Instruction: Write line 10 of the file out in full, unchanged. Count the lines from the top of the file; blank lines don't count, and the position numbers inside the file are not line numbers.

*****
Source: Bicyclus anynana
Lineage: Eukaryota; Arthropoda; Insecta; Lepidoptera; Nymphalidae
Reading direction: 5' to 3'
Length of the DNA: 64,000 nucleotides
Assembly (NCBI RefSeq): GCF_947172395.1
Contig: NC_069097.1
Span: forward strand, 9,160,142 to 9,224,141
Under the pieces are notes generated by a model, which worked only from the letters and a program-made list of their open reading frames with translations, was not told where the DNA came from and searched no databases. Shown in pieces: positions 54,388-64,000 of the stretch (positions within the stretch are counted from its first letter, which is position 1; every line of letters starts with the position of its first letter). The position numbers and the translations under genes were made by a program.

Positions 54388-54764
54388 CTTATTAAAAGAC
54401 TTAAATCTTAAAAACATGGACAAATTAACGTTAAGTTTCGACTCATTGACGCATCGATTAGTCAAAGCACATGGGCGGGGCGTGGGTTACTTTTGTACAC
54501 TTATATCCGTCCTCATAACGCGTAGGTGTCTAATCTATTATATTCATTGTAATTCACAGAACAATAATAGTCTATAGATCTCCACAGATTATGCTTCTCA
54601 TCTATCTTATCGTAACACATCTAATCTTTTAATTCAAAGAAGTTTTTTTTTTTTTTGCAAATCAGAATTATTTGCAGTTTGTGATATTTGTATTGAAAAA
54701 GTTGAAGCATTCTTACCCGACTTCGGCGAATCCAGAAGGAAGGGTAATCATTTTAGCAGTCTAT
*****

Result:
54388 CTTATTAAAAGAC